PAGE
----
FlexJobs and Global Workplace Analytics co-authored a study on the state of telecommuting in the US, with the following key findings:
- 3.9 million U.S. employees, or 2.9 percent of the total U.S. workforce, work from home at least half of the time, up from 1.8 million in 2005 (a 115 percent increase since 2005).
- The average telecommuter is 46 years of age or older, has at least a bachelor’s degree, and earns a higher median salary than an in-office worker.
- Roughly the same population of women and men telecommute.
- Telecommuting is more common among employees over 35 years of age and most common among Baby Boomers.
- In more than half of the top U.S. metro areas telecommuting exceeds public transportation as the commute option of choice. It has grown far faster than any other commute mode.
Kathryn Vasel of CNN digs deeper into the study, which also identifies the industries, professions, and geographic areas in which telecommuting is most popular:
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The Associated Press highlights a new analysis confirming that millennials in the US today are worse off than their baby boomer parents were at the same stage of life a generation ago:
With a median household income of $40,581, millennials earn 20 percent less than boomers did at the same stage of life, despite being better educated, according to a new analysis of Federal Reserve data by the advocacy group Young Invincibles. The analysis being released Friday gives concrete details about a troubling generational divide that helps to explain much of the anxiety that defined the 2016 election. Millennials have half the net worth of boomers. Their home ownership rate is lower, while their student debt is drastically higher. …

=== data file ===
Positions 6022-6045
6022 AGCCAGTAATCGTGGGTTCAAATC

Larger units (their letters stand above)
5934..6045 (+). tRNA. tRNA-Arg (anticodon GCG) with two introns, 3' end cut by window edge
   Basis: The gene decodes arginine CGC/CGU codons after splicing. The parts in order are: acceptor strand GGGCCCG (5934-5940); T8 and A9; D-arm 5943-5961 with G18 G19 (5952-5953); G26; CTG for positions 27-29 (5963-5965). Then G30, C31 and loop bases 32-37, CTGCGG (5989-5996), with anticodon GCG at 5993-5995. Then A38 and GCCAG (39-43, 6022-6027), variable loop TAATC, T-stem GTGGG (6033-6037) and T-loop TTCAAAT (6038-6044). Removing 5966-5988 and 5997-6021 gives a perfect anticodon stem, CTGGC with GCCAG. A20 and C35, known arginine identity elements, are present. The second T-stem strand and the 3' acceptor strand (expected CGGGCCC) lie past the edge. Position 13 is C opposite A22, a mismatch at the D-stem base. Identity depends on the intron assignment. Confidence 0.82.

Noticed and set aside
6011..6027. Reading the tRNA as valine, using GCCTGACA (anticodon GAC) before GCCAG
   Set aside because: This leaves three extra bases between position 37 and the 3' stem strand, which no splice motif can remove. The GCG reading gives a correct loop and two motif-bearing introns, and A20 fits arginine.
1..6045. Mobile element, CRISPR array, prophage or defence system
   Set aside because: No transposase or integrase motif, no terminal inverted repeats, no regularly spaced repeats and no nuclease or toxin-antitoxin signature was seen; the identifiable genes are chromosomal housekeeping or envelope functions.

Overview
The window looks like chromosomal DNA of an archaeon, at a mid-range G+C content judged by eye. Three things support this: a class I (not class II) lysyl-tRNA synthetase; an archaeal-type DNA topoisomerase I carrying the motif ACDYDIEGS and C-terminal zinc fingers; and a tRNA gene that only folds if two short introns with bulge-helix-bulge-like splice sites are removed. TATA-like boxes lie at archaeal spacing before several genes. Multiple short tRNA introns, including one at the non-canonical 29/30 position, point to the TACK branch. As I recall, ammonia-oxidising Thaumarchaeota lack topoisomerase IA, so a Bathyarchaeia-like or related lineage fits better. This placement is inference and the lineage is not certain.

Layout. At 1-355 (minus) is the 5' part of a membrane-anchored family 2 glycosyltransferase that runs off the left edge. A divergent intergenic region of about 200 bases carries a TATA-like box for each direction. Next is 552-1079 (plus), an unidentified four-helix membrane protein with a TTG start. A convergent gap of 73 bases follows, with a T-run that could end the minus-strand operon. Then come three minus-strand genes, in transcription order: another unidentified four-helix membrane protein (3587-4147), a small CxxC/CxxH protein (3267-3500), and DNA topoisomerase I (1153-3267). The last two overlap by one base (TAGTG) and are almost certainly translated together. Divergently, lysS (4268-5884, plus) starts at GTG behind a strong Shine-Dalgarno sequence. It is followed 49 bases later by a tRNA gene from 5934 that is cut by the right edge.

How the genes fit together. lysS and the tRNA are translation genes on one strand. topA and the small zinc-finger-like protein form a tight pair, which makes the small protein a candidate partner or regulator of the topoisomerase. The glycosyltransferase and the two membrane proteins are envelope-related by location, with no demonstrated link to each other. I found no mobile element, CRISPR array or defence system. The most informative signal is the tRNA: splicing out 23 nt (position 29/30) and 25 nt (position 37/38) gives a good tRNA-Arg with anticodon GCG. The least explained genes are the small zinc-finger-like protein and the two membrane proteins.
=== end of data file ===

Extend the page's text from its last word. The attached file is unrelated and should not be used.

The analysis of the Fed data shows the extent of the decline. It compared 25 to 34 year-olds in 2013, the most recent year available, to the same age group in 1989 after adjusting for inflation. Education does help boost incomes. But the median college-educated millennial with student debt is only earning slightly more than a baby boomer without a degree did in 1989. … The median net worth of millennials is $10,090, 56 percent less than it was for boomers.
Earlier this year, the National Bureau of Economic Research warned that the US’s aging population would put the brakes on the economy in the coming years as baby boomers retired en masse. Even though today’s Americans are planning to work later in life than previous generations did, a workforce that’s older and more reliant on service sector jobs will tend to be less productive, Talent Economy editor Lauren Dixon writes. However, there are some things employers can do to keep productivity up and mitigate the impact of retirements as the workforce ages:
1. Create benefits programs tailored to older workers.When examining benefits offerings, think about what would appeal to older and younger workers, and have a mixture that tailors each offering to the types of employees the company wants to attract and retain, [Willis Towers Watson senior economist Steve] Nyce said. Older workers often need to care for their aging parents, so flexible work arrangements are a valuable benefit to offer. Also, with stagnant wage growth and rising health care costs, benefits that help ease financial burdens will go a long way, Nyce added.